Deactivating PTBP1 in astrocytes fails to convert the cells into neurons.

(A) The hypothesis tested by Chen et al. is that the protein PTBP1 stops astrocytes (pale pink) from becoming neurons (grey). (B) Adeno-associated viruses (green) can deliver the genetic information necessary to deactivate PTBP1 in astrocytes which have been genetically tagged (red). This potentially allows the cells to be converted into dopaminergic neurons which still carry the tag (red) reflecting that they have originated from astrocytes, as well as the viral label (green). (C) Chen et al. used a mouse model in which astrocyte origin could be traced to investigate whether knocking down PTBP1 using adeno-associated viruses may lead to the cells becoming dopaminergic neurons (DA carrying the red tag); this turned out not to be the case (red cross). Instead, dopaminergic neurons carrying the viral signal (green-only cells) were identified, which did not originate from astrocytes. (D) Similar experiments were conducted in a mouse model of Parkinson’s disease. In this instance, a toxin was introduced to kill endogenous dopaminergic neurons and render resting astrocytes reactive; in this injury-triggered state, astrocytes exhibit features associated with stem cells. Deactivating PTBP1 in reactive astrocytes again failed to turn them into neurons, and the mice still exhibited motor deficits.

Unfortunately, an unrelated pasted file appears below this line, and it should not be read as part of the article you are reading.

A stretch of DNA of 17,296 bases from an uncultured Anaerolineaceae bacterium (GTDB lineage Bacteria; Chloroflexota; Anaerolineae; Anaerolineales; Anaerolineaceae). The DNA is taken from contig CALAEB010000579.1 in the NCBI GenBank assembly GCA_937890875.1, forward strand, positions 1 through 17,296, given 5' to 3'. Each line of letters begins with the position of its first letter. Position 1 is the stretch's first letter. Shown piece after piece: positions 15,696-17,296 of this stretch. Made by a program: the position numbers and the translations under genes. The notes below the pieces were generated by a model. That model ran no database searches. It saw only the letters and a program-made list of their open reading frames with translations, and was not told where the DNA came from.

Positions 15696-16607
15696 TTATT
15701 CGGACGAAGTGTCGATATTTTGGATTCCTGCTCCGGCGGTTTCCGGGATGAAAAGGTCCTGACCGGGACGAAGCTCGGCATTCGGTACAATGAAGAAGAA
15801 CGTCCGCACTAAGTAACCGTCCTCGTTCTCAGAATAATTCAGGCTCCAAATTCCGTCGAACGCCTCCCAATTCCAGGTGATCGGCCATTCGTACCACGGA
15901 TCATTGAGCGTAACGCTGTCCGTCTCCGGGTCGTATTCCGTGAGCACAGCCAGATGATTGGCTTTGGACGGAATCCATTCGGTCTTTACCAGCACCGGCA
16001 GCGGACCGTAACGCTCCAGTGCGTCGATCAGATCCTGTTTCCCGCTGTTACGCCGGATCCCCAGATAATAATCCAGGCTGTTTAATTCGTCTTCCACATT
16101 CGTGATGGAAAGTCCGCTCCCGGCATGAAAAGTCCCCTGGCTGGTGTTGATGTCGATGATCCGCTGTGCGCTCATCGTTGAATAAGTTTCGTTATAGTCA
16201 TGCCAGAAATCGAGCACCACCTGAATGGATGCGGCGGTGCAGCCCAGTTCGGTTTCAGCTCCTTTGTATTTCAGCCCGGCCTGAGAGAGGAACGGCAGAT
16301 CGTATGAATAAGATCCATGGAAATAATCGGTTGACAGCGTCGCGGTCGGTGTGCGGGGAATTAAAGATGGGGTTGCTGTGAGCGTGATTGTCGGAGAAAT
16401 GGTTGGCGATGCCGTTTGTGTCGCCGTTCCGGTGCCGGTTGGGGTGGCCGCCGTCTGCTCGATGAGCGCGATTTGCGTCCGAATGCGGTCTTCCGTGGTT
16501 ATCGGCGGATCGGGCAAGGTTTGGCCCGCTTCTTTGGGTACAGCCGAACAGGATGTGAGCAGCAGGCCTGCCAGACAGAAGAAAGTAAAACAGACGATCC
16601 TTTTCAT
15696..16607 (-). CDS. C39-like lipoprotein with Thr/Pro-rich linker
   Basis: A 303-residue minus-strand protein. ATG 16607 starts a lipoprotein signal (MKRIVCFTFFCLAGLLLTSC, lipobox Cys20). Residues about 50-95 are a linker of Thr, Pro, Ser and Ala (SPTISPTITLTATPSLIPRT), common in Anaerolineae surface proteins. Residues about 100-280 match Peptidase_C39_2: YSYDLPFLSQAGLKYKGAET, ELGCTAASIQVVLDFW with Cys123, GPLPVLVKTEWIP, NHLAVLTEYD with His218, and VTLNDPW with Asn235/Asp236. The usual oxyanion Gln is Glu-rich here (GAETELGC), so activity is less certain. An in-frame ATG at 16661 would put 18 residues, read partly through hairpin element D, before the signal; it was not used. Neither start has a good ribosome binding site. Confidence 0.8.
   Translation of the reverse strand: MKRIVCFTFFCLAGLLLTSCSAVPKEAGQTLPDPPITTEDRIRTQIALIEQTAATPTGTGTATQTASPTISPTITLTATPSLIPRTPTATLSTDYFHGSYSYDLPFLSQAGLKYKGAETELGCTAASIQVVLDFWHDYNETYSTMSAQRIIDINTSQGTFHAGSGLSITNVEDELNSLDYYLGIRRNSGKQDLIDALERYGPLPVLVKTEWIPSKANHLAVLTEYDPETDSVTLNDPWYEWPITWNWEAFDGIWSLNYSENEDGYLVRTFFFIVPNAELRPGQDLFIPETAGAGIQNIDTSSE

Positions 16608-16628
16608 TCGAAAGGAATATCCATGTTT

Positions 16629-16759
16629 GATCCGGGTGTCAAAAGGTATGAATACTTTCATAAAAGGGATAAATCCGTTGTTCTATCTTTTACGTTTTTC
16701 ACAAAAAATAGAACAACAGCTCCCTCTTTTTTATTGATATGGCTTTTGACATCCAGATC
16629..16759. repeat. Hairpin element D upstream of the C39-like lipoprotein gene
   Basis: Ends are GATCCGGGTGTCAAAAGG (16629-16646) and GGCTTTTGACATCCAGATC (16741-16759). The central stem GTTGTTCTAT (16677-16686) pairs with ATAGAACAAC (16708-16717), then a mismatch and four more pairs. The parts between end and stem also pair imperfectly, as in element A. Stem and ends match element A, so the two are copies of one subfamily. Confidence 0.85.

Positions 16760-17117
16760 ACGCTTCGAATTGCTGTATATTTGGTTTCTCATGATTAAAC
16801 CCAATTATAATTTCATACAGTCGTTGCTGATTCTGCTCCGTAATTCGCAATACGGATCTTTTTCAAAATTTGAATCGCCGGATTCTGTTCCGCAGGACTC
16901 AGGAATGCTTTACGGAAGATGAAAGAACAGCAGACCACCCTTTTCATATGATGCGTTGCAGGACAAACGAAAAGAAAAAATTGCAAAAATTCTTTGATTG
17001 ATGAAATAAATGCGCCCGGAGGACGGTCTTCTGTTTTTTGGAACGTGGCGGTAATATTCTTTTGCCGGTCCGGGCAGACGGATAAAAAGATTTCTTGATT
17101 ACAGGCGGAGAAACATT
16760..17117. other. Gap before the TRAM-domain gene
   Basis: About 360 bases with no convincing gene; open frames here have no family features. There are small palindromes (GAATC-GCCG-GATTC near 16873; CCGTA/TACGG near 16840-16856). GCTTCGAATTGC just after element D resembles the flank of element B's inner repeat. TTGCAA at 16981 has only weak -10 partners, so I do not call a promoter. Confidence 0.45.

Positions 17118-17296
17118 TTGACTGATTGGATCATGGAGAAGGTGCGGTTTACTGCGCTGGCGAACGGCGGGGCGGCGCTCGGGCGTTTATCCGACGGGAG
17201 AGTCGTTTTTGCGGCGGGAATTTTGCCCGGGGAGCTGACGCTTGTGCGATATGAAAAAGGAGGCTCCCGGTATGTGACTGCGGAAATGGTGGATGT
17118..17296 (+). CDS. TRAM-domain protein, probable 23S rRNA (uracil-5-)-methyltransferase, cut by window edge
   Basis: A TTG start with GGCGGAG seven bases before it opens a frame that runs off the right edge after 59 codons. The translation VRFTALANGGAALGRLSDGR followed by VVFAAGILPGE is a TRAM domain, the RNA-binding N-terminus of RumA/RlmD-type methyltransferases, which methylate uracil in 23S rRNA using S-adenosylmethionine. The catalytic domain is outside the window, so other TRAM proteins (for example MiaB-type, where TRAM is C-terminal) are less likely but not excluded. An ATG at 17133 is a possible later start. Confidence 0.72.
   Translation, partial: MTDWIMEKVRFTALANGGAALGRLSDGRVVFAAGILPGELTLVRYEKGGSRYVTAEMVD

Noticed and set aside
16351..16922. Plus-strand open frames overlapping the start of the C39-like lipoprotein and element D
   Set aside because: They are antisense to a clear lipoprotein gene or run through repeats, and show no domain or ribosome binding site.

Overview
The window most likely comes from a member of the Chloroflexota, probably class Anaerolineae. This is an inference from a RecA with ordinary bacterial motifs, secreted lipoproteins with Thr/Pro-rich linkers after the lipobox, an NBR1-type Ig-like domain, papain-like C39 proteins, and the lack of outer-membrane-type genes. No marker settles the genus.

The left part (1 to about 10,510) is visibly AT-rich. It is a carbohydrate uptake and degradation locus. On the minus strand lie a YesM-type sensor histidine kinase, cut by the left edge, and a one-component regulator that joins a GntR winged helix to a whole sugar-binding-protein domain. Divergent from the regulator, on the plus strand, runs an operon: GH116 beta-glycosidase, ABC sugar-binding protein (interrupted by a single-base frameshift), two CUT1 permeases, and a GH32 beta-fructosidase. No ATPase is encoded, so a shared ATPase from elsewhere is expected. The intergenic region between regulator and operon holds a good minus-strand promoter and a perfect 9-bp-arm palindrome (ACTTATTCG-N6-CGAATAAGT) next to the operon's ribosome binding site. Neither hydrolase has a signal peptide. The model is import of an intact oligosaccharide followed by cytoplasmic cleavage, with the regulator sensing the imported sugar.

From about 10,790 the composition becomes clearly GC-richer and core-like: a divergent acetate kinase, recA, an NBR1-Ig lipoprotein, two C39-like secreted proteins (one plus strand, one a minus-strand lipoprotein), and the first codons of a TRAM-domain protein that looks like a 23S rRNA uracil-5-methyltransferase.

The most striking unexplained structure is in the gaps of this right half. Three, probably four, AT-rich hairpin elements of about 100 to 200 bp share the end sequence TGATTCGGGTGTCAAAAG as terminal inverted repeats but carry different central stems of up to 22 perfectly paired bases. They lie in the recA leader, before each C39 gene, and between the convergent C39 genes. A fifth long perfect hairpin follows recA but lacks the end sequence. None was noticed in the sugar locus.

The team focused on whether the seemingly converted dopaminergic cells truly derived from astrocytes, using a transgenic mouse line that faithfully reports the origin of astrocytes. PTBP1 was successfully knocked down in astrocytes by using adeno-associated viruses, viral vectors that contain the information necessary to suppress the protein only in astrocytes (Figure 1B).

Dopaminergic neurons carrying the viral label were identified, but to the team’s surprise, none of these were positive for the genetic tag that marked astrocyte origin (Figure 1C). This data strongly suggests that these neurons have not emerged from converted astrocytes, but that instead the viral vectors had lost their original specificity. This adds to recent, baffling observations, which highlighted that adeno-associated viruses designed to activate the expression of neuronal conversion factors only in astrocytes, fail to attain the required specificity (Wang et al., 2021).